Britain desperately needs talent at the top
Even those with low expectations of this Government have been shocked by the shambles it has become in recent days.
Three significant U-turns on the Budget would have been bad enough: but other developments have exposed a Government with no coherent direction, exhibiting almost universally poor judgment, and swimming increasingly out of its depth.
It is hard to decide which minister’s reputation is now the most tattered.
George Osborne, the Chancellor, was supposed to be his party’s, and the Coalition’s, master strategist. But any pretence of strategy has been shattered now that his Budget lies in ruins only ten weeks after its delivery.
It has suffered an unprecedented number of U-turns which have contributed to a total of about 35 such reversals across all government departments since the Coalition took office.
Culture Secretary Jeremy Hunt’s appearance before the Leveson inquiry into Press ethics on Thursday was a public humiliation.
His pathetic attempts to acquit himself of partiality over News Corp’s contentious bid for BSkyB made him look shifty and contemptible.
He had been asked to adjudicate after his Lib Dem Cabinet colleague Vince Cable was removed from the role after being caught in a newspaper sting saying that he had ‘declared war’ on News Corp.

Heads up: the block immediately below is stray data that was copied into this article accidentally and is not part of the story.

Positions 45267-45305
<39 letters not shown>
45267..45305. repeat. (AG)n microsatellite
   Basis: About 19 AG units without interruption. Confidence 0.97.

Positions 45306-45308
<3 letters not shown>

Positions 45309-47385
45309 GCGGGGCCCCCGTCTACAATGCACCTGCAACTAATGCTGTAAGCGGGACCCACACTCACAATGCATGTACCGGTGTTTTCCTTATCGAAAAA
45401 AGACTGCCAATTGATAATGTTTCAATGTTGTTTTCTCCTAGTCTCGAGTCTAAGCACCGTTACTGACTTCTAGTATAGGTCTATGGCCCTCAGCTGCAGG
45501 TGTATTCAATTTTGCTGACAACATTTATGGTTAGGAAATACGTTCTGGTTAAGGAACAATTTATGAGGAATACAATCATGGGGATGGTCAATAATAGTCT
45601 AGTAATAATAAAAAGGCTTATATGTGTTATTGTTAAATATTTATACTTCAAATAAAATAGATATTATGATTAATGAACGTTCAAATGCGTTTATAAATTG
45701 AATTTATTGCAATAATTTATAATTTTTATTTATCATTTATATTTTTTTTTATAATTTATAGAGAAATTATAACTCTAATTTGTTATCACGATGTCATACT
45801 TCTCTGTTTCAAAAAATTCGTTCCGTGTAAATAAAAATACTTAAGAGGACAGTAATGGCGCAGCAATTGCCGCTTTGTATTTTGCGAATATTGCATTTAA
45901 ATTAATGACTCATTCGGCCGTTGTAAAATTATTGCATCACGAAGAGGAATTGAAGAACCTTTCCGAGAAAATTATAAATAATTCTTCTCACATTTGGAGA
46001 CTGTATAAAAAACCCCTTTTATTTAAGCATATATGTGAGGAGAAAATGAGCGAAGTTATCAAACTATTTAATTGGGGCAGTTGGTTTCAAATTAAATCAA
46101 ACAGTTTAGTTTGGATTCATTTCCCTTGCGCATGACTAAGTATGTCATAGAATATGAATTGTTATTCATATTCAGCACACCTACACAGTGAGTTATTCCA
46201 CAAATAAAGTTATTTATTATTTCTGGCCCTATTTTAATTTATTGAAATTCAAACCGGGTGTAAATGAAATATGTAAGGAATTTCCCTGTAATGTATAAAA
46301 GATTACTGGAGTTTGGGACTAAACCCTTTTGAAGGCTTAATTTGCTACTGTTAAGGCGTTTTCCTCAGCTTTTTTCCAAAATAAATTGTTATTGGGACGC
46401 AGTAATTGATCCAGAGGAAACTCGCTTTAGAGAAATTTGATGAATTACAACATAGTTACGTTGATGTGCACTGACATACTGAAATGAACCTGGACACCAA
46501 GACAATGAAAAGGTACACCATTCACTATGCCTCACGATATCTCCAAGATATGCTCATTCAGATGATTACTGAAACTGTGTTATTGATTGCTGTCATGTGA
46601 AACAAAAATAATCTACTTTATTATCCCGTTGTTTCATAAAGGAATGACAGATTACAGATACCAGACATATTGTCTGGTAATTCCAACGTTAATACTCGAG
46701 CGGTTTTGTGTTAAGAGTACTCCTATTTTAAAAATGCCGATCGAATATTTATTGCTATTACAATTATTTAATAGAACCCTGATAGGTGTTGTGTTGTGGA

To have sent James Murdoch a message congratulating him on having won EU approval for his company’s bid was an act that only a blithering idiot could interpret as impartial. Mr Hunt texted: ‘Just Ofcom to go!’ (referring to the broadcast watchdog).
Five hours after sending that message, Mr Hunt was handed the quasi-judicial role in deciding on the BSkyB bid.
Shortly after his congratulatory message to James Murdoch, Mr Hunt also texted the Chancellor about Dr Cable’s embarrassment, warning him that ‘we are going to screw this up’.
Mr Osborne, who gave Mr Hunt the first hint of his appointment to the BSkyB role, said in his own, rather smug, text message: ‘I hope you like our solution’.
These devastating text messages suggest collusion among the Tory clique that runs the Government — a collusion designed to give Mr Murdoch’s media empire what it wanted.
Whatever role Mr Osborne had in the transfer of responsibilities from Dr Cable to Mr Hunt, the decision was authorised by David Cameron, whose own appearance before Leveson later this month becomes daily a more fascinating prospect.
The truth is that the Prime Minister looks more out of his depth with every day that passes.